Solomon Islands Information Network Rules

Natalava trip, Woodford, 1890
Natalava trip, Woodford, 1890

The following simple rules are a guide for members:


  1. SIIN has the potential to be a service that combines reports, bibliographies etc. related to Solomon Islands, and also make provision for limited comment/annotation.
  2. People making postings are individually responsible for the accuracy and authenticity of their postings. Send any information or attachments for inclusion first to the SIIN Moderator, Clive Moore, who will check it for relevance, for file size and for viruses. This is very important, as computer viruses are easy to spread but hard to remove. We need to be especially careful to protect colleagues in situations where they may not be well prepared to deal with computer virus infections, and must always be conscious of limits on download speed in the Solomons.
  3. Please remember that some members with limited email access (Hotmail & Yahoo etc.) have problems downloading large files, and even Broadband can be very expensive in the Solomons. If files are short (ie., 1 to 4 pages) they can be inserted into text as well as sent as attachments, allowing SIIN users to choose how they are viewed or downloaded. If files are already available on a web site, it is better to just give the URL reference and allow members to choose whether they want access or not. It would be useful if members who are offering papers in e-form would prepare and provide short summaries that can be transmitted by email.
  4. SIIN will be largely unmoderated. This means that no one’s postings will be censored or otherwise edited—though in the event of the network manager identifying an item that has potential to give offence he will discuss this item with the originator before disseminating it. Please remember, however, that people cannot see your face nor hear your tone of voice as you write. It is easy in this milieu to misunderstand or misinterpret what one meant to say in a quick note. If your note gets misinterpreted and gets an annoyed response, consider the possibility that you could have been clearer in your writing. If you are offended by what someone has posted, you are free to respond to it as you will, either privately or on SIIN or by simply deleting the post from your files. Consider that you might be better to reply personally to the individual, rather than to the entire SIIN. Gentility is always appreciated in any debate, particularly in contentious issues.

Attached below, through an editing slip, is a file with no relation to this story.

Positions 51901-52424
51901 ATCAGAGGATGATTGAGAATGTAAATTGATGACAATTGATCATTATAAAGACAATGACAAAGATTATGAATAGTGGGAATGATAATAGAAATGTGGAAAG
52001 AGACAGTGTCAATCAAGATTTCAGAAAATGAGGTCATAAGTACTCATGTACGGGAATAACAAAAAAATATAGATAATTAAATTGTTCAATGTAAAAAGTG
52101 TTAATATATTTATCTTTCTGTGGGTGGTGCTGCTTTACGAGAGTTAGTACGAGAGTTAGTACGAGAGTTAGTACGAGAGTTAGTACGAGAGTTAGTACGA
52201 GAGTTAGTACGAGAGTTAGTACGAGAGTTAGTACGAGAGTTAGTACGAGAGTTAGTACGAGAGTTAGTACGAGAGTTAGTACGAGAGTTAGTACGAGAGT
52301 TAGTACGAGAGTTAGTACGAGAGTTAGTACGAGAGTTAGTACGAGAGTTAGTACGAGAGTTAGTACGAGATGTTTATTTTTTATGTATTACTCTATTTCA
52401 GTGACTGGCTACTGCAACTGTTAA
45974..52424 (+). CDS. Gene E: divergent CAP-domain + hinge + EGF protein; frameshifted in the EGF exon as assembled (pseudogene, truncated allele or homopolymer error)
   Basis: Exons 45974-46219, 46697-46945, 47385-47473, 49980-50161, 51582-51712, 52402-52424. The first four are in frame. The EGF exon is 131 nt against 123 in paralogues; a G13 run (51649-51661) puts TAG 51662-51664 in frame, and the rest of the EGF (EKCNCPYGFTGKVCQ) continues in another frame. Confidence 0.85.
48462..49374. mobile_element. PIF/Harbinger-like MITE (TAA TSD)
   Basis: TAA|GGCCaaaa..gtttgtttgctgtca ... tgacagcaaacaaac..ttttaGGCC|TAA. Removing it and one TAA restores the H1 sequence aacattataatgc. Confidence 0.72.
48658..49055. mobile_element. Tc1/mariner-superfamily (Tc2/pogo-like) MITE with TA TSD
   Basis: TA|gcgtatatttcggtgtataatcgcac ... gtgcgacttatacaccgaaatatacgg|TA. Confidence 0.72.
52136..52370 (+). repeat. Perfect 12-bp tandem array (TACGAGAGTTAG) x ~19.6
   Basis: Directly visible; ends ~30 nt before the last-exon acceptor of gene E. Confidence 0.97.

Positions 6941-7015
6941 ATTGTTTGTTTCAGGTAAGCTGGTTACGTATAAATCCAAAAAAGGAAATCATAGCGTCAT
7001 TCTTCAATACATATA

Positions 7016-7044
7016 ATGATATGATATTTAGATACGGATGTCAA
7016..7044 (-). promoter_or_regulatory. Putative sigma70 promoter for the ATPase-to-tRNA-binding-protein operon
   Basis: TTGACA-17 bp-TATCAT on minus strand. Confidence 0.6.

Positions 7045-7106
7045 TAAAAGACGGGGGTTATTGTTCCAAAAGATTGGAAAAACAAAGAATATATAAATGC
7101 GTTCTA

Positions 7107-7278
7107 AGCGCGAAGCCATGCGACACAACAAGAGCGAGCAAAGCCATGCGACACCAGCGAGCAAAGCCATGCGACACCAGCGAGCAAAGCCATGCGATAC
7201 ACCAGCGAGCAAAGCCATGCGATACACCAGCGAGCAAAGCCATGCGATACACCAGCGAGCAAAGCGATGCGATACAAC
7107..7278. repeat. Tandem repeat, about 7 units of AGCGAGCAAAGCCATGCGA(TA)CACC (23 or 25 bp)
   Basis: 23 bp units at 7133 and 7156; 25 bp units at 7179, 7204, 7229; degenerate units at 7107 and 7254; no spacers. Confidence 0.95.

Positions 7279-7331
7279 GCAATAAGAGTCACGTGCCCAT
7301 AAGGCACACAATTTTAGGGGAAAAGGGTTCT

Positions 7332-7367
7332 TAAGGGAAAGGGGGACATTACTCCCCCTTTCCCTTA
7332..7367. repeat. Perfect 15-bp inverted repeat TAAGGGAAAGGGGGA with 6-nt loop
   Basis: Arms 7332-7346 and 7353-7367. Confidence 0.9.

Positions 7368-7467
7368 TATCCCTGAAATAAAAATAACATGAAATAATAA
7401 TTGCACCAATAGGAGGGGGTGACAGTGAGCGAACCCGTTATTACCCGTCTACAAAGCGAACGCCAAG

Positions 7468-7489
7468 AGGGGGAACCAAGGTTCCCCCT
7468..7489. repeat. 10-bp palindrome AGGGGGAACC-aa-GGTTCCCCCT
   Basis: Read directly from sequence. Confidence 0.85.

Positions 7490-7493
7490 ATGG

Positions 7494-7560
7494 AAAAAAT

5. SIIN will not tolerate use of the list for attacks, maliciousness, or advertising without permission. Offenders will be warned, and repeated offense thereafter will result in the offender(s) being barred from the list.
  6. SIIN is not intended to be accessed by the media or governments (other than in Solomon Islands); however, there is no way of preventing members bouncing material to any one they choose. Please be responsible in using any material or comments posted on SIIN.
  7. Should you wish to make reference to a posting that you read on SIIN, first consider whether the message was intended for widespread distribution, and contact the author for permission. Postings can be considered a form of published document, but remember to check with the author first as he or she may not have intended it for that purpose.
  8. Most of the material should be oriented to Solomon Islands, but this should not preclude associated material that might interest members.
  9. If you want to join SIIN, contact Clive Moore. You will be asked if you have any institutional affiliation (not essential) and to write a short description of your background (no more than 50 to 100 words, or less if you are shy). The list is much more useful if you are clearly identified. If you find that your name appears on the list with no explanatory bio-date, I would appreciate your supplying some. 

Clive Moore
The University of Queensland
22 May 2012